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Adding drive way edging can also drastically change the overall appearance of your driveway, just have a look at the pictures.
There is also an aesthetic aspect, in that driveway edging looks more "finished". Since edging adds to the cost of installing a driveway, they are generally limited to urban and suburban areas.
Driveway edging can be made of concrete, pavers, bricks, wooden beams, railroad ties or of a host of other materials. Edging can be made either of the same material as used for the driveway or of a contrasting material and/or different colour. For my first driveway I installed railroad ties for edging. It looked great for many years but after about 15 years they had to be replaced. Personally I like the concrete edging as it can easily be formed in a slightly slanted way so that it will guide water from melted snow, ice and rain towards the road.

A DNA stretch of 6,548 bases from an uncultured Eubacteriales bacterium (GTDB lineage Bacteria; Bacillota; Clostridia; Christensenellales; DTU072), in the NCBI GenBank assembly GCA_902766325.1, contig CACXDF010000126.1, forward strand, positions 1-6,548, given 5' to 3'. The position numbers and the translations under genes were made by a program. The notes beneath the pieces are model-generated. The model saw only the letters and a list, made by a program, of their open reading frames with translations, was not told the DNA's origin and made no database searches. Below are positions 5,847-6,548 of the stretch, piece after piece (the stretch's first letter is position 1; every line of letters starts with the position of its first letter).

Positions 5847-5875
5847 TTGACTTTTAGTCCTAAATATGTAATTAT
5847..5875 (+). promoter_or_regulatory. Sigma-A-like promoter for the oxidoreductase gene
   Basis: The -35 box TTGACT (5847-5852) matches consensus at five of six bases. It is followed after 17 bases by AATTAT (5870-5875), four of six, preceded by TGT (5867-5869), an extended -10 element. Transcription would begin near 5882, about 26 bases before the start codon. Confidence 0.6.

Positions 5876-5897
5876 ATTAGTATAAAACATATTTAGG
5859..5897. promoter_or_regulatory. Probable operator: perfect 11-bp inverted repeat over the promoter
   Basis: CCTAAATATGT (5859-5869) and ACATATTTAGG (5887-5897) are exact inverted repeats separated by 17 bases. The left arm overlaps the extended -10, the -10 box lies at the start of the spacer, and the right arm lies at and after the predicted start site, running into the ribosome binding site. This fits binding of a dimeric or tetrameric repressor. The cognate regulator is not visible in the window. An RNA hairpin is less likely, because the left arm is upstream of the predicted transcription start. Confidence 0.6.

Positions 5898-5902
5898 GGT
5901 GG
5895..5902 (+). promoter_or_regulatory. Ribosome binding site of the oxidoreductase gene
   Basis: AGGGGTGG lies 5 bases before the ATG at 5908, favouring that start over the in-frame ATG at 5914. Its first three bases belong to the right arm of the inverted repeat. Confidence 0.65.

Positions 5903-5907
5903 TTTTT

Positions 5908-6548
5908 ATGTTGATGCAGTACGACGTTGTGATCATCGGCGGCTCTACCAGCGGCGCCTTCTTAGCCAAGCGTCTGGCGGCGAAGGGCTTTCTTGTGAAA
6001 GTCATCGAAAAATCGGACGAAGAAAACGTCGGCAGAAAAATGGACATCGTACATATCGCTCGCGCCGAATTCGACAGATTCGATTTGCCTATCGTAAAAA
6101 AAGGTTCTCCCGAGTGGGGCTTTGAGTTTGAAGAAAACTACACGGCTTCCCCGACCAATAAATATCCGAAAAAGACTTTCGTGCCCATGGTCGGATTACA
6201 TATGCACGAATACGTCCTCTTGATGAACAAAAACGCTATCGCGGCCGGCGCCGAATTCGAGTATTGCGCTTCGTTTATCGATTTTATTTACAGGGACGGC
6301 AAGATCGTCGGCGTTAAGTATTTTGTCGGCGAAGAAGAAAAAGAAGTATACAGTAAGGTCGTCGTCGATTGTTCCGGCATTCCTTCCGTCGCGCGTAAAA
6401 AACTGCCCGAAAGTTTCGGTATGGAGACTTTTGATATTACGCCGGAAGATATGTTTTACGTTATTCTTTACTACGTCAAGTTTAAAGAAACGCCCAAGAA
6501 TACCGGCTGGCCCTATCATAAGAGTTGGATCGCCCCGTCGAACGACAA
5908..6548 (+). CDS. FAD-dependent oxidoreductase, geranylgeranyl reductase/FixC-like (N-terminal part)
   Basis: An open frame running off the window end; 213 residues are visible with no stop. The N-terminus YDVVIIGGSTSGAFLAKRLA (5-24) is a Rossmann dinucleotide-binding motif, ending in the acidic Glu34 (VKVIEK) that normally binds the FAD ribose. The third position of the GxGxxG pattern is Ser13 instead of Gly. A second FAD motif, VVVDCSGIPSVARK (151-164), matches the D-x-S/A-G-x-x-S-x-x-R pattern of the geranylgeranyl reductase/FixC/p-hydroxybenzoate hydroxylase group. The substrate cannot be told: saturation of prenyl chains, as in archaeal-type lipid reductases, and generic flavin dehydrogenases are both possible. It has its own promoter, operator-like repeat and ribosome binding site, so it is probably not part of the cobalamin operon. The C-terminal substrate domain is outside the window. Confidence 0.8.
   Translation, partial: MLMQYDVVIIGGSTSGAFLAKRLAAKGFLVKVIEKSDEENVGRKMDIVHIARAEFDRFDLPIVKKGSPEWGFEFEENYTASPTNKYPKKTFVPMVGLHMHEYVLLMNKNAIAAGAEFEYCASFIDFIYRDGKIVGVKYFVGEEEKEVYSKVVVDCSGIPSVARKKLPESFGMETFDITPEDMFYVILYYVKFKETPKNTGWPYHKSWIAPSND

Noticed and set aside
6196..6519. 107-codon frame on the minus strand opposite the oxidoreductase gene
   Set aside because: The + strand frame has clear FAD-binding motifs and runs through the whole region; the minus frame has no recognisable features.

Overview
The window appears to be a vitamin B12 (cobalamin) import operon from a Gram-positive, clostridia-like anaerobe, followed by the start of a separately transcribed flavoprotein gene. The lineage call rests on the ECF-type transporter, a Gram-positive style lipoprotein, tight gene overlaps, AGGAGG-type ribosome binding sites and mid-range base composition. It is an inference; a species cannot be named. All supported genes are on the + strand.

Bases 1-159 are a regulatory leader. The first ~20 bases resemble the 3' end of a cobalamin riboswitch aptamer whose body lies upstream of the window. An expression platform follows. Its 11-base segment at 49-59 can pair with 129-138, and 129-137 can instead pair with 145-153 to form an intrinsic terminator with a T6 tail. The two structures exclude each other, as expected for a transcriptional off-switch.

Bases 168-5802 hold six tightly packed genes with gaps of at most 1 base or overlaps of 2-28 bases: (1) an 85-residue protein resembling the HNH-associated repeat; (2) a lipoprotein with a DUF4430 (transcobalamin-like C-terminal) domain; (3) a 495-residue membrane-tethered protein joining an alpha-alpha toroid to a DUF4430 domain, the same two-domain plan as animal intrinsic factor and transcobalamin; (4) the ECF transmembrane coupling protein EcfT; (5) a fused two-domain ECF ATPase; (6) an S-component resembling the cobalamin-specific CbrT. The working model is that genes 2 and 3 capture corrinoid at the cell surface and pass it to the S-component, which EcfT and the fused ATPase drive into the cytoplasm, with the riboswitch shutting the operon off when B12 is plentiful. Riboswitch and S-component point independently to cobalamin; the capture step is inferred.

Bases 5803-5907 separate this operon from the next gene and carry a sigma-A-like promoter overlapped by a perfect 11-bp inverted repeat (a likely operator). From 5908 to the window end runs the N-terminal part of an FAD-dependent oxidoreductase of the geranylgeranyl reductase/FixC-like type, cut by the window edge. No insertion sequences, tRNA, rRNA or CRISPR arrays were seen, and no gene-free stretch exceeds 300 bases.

Driveway edging can be installed for new driveways as well as added to existing ones.
Edging is recommended for all driveways regardless of the type of material used because:
- For gravel driveways it will prevent gravel from being moved onto the lawn. Without edging the driveway will, over time, look untidy with undefined edges.
- For asphalt driveways it will prevent grass and weeds from damaging the driveway edges. Without edging the roots will create, first small, and later, many larger cracks.
- It gives a more finished look.
Left: Pavers for edging
Right: Concrete curb edging